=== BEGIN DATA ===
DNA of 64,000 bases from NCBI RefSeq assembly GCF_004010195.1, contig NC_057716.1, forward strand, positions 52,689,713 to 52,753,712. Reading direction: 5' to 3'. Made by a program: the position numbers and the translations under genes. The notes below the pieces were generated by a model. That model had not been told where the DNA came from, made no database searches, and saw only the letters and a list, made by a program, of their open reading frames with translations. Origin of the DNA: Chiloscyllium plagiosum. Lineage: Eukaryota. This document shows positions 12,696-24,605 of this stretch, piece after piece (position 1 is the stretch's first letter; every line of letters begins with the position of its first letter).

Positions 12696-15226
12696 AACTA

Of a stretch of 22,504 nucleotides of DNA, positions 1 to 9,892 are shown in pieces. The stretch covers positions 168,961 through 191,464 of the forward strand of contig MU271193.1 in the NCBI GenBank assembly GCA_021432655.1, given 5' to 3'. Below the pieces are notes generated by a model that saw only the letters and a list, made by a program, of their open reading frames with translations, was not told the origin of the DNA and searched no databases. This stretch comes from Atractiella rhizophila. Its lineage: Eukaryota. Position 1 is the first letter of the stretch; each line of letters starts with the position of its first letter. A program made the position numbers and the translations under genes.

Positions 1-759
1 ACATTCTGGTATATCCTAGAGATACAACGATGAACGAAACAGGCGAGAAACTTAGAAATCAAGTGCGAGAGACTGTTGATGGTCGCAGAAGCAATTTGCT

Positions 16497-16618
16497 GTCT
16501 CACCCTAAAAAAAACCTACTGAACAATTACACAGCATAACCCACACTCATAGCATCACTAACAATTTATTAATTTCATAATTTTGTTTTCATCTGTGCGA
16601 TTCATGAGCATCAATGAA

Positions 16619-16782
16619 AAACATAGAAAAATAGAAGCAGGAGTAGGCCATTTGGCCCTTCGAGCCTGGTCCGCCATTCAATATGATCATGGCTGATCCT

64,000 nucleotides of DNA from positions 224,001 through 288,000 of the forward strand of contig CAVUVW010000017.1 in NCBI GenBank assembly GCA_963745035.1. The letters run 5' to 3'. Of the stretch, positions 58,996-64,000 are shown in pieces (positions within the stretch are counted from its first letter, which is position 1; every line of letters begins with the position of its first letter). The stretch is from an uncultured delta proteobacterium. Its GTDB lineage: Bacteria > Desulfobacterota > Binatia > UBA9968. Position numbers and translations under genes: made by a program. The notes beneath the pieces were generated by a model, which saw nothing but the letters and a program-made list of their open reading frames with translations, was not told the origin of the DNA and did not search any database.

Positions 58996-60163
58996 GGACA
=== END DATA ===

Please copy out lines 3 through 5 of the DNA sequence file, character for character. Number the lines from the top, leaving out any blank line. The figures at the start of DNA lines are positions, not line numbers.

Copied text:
12696 AACTA

Of a stretch of 22,504 nucleotides of DNA, positions 1 to 9,892 are shown in pieces. The stretch covers positions 168,961 through 191,464 of the forward strand of contig MU271193.1 in the NCBI GenBank assembly GCA_021432655.1, given 5' to 3'. Below the pieces are notes generated by a model that saw only the letters and a list, made by a program, of their open reading frames with translations, was not told the origin of the DNA and searched no databases. This stretch comes from Atractiella rhizophila. Its lineage: Eukaryota. Position 1 is the first letter of the stretch; each line of letters starts with the position of its first letter. A program made the position numbers and the translations under genes.

Positions 1-759